Autumn Migration- Twitcher Diaries #6

So, having returned from a very successful & fun Birdfair 2016, I formulated a plan to twitch some much-needed migrants for my year list, namely Wryneck, Red-backed Shrike & Whinchat. A plan was formulated over lunch yesterday to tour the Norfolk coast, starting at Weybourne & ending at Cley.

Part 1- The Wryneck- Weybourne

We left the house at 3pm, arriving at Weybourne for 3:30. Having taken the 3/4 mile walk out, we came to an area of pines with scattered bushes & scrub in front. After 45 minutes yielding us a Whinchat, a male Redstart, a Swift & several Wheatear, the Wryneck finally made a brief but welcome appearance, welcomed especially since they have been known to hide in bushes for hours on end (indeed, it wasn’t seen again until 6:45 that evening). Pleased with our good start, we made our way to West Runton.

Part 2- The Shrike- West Runton

We arrived at the beach car park and walked up to the fence from where birders were viewing the shrike. It wasn’t showing at that point but there were two Wheatears, two Whinchats & a Swift on show.

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One of two Whinchats present yesterday afternoon

Then the Red-backed Shrike appeared on top of the hedge in the field. A very scaly individual, it was believed to be a first winter, but still a nice record (and only my fourth in this country).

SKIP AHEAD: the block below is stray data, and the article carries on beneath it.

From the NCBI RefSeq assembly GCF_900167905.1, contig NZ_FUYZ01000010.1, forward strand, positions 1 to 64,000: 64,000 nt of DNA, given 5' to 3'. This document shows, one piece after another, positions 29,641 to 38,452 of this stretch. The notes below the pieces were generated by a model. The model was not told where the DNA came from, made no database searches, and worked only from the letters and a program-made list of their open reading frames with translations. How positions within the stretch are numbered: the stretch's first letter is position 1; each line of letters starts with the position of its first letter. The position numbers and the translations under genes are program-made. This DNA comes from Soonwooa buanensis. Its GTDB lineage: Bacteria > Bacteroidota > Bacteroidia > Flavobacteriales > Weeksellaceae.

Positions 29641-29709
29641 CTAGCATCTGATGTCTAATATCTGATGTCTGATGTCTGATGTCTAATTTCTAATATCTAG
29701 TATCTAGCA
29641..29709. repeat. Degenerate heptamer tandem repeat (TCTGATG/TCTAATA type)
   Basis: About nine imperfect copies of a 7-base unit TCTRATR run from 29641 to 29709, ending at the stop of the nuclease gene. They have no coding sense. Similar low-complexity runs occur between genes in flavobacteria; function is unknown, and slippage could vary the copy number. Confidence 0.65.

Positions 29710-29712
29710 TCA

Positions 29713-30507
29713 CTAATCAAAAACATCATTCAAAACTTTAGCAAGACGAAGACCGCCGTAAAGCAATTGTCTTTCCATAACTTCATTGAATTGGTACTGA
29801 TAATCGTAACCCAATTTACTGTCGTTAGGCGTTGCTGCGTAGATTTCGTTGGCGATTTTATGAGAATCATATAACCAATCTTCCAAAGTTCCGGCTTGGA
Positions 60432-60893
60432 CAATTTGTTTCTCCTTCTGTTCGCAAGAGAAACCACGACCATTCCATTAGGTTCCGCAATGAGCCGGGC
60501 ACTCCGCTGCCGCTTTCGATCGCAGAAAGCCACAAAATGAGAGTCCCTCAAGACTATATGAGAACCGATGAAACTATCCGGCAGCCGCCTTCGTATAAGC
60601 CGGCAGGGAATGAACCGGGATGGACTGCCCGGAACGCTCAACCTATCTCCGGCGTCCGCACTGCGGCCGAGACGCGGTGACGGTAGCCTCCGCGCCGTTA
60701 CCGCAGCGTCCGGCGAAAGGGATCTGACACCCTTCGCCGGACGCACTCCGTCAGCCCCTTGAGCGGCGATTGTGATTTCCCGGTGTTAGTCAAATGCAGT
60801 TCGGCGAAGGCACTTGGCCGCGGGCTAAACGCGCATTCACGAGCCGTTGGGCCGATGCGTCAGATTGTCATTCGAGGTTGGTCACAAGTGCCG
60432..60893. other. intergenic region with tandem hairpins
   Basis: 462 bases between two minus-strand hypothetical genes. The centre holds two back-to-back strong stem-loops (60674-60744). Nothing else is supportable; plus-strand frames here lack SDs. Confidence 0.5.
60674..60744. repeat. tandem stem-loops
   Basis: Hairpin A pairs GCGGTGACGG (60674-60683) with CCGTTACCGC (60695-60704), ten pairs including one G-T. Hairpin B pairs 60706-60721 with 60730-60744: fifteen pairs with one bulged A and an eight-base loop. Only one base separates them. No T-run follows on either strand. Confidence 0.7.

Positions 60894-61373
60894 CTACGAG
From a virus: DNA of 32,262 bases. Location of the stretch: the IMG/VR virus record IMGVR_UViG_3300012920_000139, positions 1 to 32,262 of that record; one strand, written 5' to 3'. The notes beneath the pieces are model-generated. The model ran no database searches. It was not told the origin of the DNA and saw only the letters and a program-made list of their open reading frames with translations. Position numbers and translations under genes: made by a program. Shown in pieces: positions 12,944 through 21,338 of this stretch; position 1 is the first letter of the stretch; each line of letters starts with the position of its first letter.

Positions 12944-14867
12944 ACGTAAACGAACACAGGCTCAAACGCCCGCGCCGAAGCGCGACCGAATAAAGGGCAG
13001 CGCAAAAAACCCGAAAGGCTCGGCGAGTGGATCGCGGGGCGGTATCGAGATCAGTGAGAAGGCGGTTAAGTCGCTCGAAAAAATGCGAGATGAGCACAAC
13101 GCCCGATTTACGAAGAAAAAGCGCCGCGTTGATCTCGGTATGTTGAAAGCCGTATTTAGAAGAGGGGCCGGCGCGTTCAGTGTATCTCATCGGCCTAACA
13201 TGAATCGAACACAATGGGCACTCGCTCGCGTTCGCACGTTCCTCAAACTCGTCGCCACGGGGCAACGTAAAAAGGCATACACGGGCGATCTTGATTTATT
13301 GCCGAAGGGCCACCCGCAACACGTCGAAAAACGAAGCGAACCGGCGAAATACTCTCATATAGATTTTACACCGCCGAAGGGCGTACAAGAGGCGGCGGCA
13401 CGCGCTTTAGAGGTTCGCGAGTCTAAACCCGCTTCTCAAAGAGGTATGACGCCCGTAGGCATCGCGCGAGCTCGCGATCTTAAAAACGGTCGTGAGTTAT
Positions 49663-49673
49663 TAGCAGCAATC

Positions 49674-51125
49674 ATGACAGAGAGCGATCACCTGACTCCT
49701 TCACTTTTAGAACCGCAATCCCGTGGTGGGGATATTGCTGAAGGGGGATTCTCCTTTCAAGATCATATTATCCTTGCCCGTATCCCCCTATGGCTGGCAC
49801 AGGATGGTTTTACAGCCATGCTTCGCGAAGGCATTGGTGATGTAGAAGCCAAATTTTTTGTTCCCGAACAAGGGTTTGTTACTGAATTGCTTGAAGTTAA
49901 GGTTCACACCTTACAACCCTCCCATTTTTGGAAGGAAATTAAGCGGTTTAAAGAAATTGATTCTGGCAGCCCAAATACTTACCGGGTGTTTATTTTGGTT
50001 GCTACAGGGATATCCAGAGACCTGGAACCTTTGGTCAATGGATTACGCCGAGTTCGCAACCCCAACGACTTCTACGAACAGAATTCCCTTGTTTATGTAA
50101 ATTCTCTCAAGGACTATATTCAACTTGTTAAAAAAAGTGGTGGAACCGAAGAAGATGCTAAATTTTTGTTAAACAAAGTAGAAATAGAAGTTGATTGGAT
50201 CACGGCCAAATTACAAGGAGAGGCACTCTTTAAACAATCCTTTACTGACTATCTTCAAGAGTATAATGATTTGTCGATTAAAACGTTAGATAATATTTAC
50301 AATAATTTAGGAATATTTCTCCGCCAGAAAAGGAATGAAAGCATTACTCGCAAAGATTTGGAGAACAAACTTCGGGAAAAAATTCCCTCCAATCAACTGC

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A record shot of the Red-backed Shrike

Having successfully seen that, we then moved off to the other side of the beach car park towards the local playing field in search of our third target…

Part 3- The Flycatcher- West Runton

We arrived in the field and made a beeline for the trees in the SW corner. Indeed, there was a Spotted Flycatcher already flying around catching insects. We soon also revealed the presence of eight Willow Warblers, a scarce breeder (but commoner migrant) in Norfolk. Finally though, after waiting for half an hour (and me somehow sustaining a wasp sting on the arm!!) the Pied Flycatcher made an appearance. Previous birds I’ve seen were normally quite elusive, keeping to the bushes and only showing occasionally. This bird, however, kept returning to the same perch, even showing on the ground at times. I carefully crept up, and snapped some photographs in the evening light.

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The Pied Flycatcher on its favourite perch
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Pied Flycatcher on the deck

We then headed for home via Cley for some Curlew Sandpiper action, concluding a lovely afternoon out on the coast.

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